Results 1 to 3 of 3
-01-26-2006 #1RamTime Guest
Hey avenger can you tell me what this says?
Judgment, Supreme Court, New York County (Richard Braun, J.), entered February 13, 2003, which, in a CPLR article 78 proceeding brought by a newspaper and a journalist against the New York City Fire Department challenging respondent Fire Department's denial of petitioners' Freedom of Information Law (FOIL) request for transcripts of interviews that respondent conducted of its employees (oral histories) concerning their activities at the World Trade Center on September 11, 2001 (9/11), and for audio tapes and transcripts of 911 calls and internal radio dispatch calls made on 9/11, (1) denied the motion of nine family members of persons who died on 9/11 for leave to intervene as petitioners (Family Members), and (2) directed disclosure of the oral histories albeit redacted to delete the employees' personal expressions of feelings, opinions and recommendations, and (3) directed disclosure of the internal radio dispatch tapes and transcripts albeit redacted to delete the opinions and recommendations of respondent's employees, and (4) directed disclosure of the 911 tapes and transcripts albeit redacted to delete the words of 911 callers other than those related to the Family Members, unanimously modified, on the law, to grant the motion to intervene, and to direct disclosure of respondent's employees' personal expressions of feeling contained in the oral histories, and otherwise affirmed, without costs.
The motion to intervene should not have been denied simply because the Family Members did not file FOIL requests and therefore are not "person[s] denied access to a record in an appeal determination" under Public Officers Law § 89 (4) (b). Certainly, the Family Members are interested persons under CPLR 7802 (d) to the extent respondent denied disclosure on the basis of the privacy rights of close family relatives of 9/11 victims. Moreover, although the IAS court purported merely to grant the Family Members permission to appear as amici curiae, it effectively accorded them party status by granting them substantive relief in the form of enforcing their desire to waive any right of privacy that respondent was asserting on their behalf. We also note that petitioners support intervention, and that respondent's briefs on appeal do not address the issue.
The IAS court correctly held that the material respondent provided to the federal government as relevant to its criminal investigation and prosecution of Zacarias Moussaoui should be disclosed, even if it constituted records "compiled for law enforcement purposes" under Public Officers Law § 87 (2) (e) (see John Doe Agency v John Doe Corp., 493 US 146 ), since respondent did not meet its burden of showing that such disclosure would in fact interfere with the Moussaoui prosecution or deny him a fair trial. However, substantial portions of those documents should be redacted as falling within FOIL's exception for intra-agency materials (Public Officers Law § 87  [g]), namely, the portions of the oral histories containing the opinions and recommendations of those interviewed, and the portions of the radio dispatch tapes containing the opinions and recommendations of the dispatchers and other of respondent's personnel. Such opinions and recommendations are to be distinguished from factual material, which respondent concedes must be disclosed.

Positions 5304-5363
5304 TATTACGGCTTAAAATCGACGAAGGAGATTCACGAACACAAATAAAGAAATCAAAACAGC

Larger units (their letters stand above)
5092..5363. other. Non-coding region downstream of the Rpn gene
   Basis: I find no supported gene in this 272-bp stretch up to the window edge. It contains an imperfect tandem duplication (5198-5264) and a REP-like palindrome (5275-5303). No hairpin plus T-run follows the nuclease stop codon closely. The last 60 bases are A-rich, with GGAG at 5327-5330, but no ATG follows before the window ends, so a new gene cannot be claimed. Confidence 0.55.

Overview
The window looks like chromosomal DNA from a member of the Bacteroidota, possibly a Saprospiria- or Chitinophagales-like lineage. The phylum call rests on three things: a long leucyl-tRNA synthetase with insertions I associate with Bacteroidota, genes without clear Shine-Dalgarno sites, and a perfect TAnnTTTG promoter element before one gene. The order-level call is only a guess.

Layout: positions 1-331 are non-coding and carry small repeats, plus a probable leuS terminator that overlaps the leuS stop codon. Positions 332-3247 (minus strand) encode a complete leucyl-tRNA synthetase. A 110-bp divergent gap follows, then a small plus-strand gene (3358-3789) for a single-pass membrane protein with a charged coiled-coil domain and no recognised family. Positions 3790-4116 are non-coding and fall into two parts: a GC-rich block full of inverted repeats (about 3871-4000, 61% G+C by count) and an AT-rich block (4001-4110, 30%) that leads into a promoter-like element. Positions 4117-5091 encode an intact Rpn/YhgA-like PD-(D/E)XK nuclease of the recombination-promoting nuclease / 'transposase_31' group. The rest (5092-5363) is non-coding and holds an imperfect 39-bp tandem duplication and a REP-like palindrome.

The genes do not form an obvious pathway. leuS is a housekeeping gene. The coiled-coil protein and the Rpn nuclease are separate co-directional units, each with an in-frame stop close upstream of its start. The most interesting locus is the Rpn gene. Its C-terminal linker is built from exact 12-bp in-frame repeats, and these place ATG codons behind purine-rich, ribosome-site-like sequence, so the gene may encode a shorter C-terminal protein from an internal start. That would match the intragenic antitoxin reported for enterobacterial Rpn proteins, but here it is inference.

Not falling within the intra-agency exception are the personal expressions of feelings contained in the oral histories, and we accordingly modify to direct disclosure of such expressions. That such expressions do not fit within any of the four exceptions to the intra-agency exemption does not by itself establish that such expressions are intra-agency material. Nor do such expressions, or the words of respondent's personnel in the 911 tapes, fall within FOIL's personal privacy exemption (Public Officers Law § 87  [b]; § 89  [b] [iv]). However, concerning the tapes, the IAS court correctly held that the personal privacy exemption does apply to the words of the callers. Disclosure of the highly personal expressions of persons who were facing imminent death, expressing fear and panic, would be hurtful to a reasonable person of ordinary sensibilities who is a survivor of someone who made a 911 call before dying (see Matter of Empire Realty Corp. v New York State Div. of Lottery, 230 AD2d 270, 273 ). The anguish of these relatives, as well as the callers who survived the attack, outweighs the public interest in disclosure of these words, which would shed little light on public issues. Concur—Nardelli, J.P., Sullivan, Rosenberger, Lerner and Gonzalez, JJ.
Re: Hey avenger can you tell me what this says?
Persistent aren't we?
Re: Hey avenger can you tell me what this says?
Typically, when someone asks me to evaluate and explain a legal ruling, they must first pay me a retainer from which I bill at an hourly rate of $250.00 - $300.00 per hour.
That said, given that another moderator already closed the other thread, I believe the same should be done to this one, which seems to be for the purpose of resuming the same debate.Welcome to the St. Louis Rams!